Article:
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Fake PHL embassy website targets OFWs, jobseekers

18 October 2017

By Vir B. Lumicao

Labor Attache Jalilo dela Torre is warning Hong Kong-based OFWs against an online illegal recruitment scam that uses the name of the Philippine embassy in London to lure them into applying for non-existent jobs in Britain.

He made the warning after helping three Filipina domestic workers from falling prey to the scam last month by telling them not to send money to the scammers.

Labatt Dela Torre said he had alerted the Philippine Overseas Employment Office about the case. It is now being handled by the POEA’s Anti-Illegal Recruitment Branch, a member unit of the Inter-Agency Council Against Trafficking.

This is how the fake website looks like.

In a separate Facebook post, he urged remittance companies not to become unwitting conduits for the payment of fees to illegal recruiters, and to alert governments by hoisting the red flag on suspicious transactions.

He said the three women were told to send their payments through Western Union to a certain Myra Tiongson Arugay in Tuguegarao and Sarah Jean Pedregosa Macawile in Quezon City.

But he said the names could be fictitious or the two could be real persons whose names and photos had been stolen.

Labatt dela Torre revealed that he had advised one of the would-be victims during a meeting to withhold her payment until an entrapment operation had been put in place.

“But how can you set up an entrapment when the remittance company doesn’t want to cooperate?” he asked in frustration.

Remittance firms that do not cooperate “should be investigated and, if warranted, have their license to operate revoked”, he said in another Facebook post.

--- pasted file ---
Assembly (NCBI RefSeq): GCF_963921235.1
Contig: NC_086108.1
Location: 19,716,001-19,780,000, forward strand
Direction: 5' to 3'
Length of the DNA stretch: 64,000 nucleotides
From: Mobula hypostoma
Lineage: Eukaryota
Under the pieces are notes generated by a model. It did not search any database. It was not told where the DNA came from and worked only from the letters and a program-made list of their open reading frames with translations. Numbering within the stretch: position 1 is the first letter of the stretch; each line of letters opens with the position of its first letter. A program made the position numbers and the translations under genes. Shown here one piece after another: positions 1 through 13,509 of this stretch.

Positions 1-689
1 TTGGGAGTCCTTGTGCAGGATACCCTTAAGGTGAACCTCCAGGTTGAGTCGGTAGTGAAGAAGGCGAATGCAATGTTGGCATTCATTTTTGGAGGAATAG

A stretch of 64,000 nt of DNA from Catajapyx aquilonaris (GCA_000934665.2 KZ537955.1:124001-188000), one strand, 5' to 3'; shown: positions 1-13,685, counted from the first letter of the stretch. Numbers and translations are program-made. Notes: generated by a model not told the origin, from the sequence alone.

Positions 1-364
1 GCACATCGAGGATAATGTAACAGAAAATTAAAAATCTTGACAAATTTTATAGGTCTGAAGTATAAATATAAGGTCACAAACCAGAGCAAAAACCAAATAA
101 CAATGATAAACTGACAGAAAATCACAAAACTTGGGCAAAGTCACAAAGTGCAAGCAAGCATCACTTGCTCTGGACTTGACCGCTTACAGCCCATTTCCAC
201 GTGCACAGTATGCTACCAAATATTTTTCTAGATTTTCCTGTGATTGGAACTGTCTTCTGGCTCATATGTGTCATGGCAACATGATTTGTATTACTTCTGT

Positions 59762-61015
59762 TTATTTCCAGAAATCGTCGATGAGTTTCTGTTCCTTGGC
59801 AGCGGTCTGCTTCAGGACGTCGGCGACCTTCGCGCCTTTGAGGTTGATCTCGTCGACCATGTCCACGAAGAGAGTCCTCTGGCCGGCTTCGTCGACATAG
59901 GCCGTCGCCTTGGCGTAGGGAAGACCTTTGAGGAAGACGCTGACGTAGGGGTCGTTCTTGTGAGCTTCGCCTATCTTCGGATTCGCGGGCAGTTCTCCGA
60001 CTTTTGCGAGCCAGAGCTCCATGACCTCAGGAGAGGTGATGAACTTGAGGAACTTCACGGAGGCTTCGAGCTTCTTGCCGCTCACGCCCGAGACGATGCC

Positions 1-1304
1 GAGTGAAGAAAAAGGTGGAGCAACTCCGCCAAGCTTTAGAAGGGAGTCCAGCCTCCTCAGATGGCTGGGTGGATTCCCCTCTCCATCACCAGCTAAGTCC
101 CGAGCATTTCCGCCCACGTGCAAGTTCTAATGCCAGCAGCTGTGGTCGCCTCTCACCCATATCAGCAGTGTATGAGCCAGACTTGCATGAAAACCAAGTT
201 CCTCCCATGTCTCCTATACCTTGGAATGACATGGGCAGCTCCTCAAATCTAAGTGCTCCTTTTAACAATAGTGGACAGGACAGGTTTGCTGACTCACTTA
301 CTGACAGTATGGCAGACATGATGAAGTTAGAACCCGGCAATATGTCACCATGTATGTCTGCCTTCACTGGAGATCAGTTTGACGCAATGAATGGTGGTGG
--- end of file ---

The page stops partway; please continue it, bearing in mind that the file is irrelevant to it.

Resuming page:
He said the scam had been around for six months, but it was only last month that the victims had surfaced and sought help. 

The exposure of the scam follows the disclosure in August of another online recruitment fraud that faked the signature of Philippine Labor Attaché Rey Conferido in London on purportedly verified and authenticated work documents of a British agency offering Filipinos incredibly high-paying blue-collar jobs in Britain.

In the latest caper, the scammers created a fake website of the Philippine Embassy in London accessible via

Among the four agents named, and whose photo appears on the site, is Macawile.

The obviously fake email address the agency provided the three would-be victims was londonphilippineembassy.

In a post on Facebook on Sept 30, Labatt Dela Torre said: “The war against cross-border illegal recruitment has become a desperate battle to get the information across to gullible recruits, and to employ technology to hunt down, and take down, faceless and shadowy scammers who prey on the vulnerable through internet-based websites…

“But at the end of the day, the success or failure of the campaign against recruitment predators and human-traffickers depends on every recruit being aware of, and avoiding the risks of internet-based recruitment scams.”

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